If psychologists wish to understand human nature to a greater degree, I would suggest they need only ride the city bus for six months, to get a better idea of just what human nature looks and acts like. As the girl who grew up in small towns, I’d never ridden the bus until I was 19, with the first time being in Moncton, which has only 3 bus lines. I still remember asking the only other passenger on the bus how I was to let the bus driver know I needed to get off. She kindly pointed out the bus cord that I could pull!
I took the bus on and off at various points while living in Edmonton and then again here in Toronto, but it wasn’t until I moved to Hamilton this past September that I began to take the bus almost every day, immersing myself in specifically Hamilton bus culture. When some well-meaning people heard about my long trek to McMaster, transferring between two buses, that required my travelling one hour one way nearly every day, they suggested that I move closer and not have to bump into some of Hamilton’s lower-income downtown residents. I refused since I loved where and with whom I was living. And I’m so thankful I didn’t because I learned so much from rubbing shoulders with Hamilton’s bus folk.
As someone who has loved watching and thus analysing people since, I think, the day I was born, and who doesn’t sit with cell phone in hand and ear phones stuck in her ears, the bus has given me ample opportunity to study people. I’ve overheard numerous conversations that have amused, shocked, annoyed, or entertained me. I’ve heard the intentionally loud conversations between university students who have attempted to impress each other and the rest of us with their intellectual knowledge. I’ve heard the 50 something “lower income” mother talking to her son on her cellphone, telling him repeatedly to be safe and stay out of trouble there in jail. I’ve heard the two teenage boys, sitting next to me, discussing how drunk they got at some party. I’ve heard the university girl telling her friend how this man she knows chopped off someone’s finger in a fit of rage. And I’ve heard the girl and guy laughing about the drunk guy friend who threw stuff all around the apartment and then tried to take a swing at the girl in his drunken stupor. (Some of the stories are a bit blurry now so not all the facts are quite right.)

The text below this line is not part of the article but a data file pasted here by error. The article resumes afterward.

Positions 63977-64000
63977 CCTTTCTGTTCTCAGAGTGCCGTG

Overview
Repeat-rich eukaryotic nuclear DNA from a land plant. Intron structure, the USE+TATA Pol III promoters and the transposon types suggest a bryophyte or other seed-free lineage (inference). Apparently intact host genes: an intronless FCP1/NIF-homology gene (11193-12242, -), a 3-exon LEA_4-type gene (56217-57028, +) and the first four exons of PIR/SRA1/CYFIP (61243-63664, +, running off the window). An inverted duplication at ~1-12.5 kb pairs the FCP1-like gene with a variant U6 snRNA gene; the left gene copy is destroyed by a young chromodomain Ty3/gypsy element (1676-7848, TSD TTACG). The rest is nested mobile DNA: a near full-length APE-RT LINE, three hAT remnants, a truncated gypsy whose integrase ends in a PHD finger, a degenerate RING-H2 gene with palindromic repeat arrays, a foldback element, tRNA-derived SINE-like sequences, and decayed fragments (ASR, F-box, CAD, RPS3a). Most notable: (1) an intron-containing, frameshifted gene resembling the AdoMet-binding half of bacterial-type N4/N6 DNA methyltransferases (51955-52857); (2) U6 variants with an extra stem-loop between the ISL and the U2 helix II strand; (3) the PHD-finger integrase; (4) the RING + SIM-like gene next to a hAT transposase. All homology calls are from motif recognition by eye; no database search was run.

I’ve sat on the bus with persons who likely hadn’t washed in at least a month, with the nauseating smell sometimes forcing me to turn away and breathe through my mouth. As I’ve waited for the bus downtown, I’ve had more than one person ask me for change. There often seemed to be some person shuffling along muttering to herself or sometimes outright yelling at the world, flailing his arms angrily. One time a guy was standing on the corner, rocking back and forth, fist clenched into a “microphone,” belting out tunes in a rather harsh and rather garbled tone, not quite fit for singing. I also always rode the bus home with the international high school students, all sitting in their separate groups, rarely ever speaking to a classmate or dormmate who spoke a different language other than their own. Talk about the sometimes isolation and separation we as human beings create!
Being surrounded by such a diversity of persons, whether well-dressed and seemingly put together or disheveled and downtrodden, I learned to see each of them as valuable human beings full of potential and most importantly full of worth. I’ve learned a great about the plight, the hope, the depravity, the beauty, the diversity, the depth of human nature just by simply riding the bus. It has greatly enriched and expanded my mind. Thus I stand behind my decision to ride the bus at least two hours every day, even if it meant shivering in more than minus 30 degree weather, waiting for the darn bus to come. I’ve learned too much to regret it.
(p.s. My one claim to fame riding the bus is that I did have a drunk teenager throw up on me. Not everyone can beat that, even those who have ridden the bus all their lives! Thankfully, I’m not usually bothered by such things. Plus he only threw up on part of my pant leg and runner.)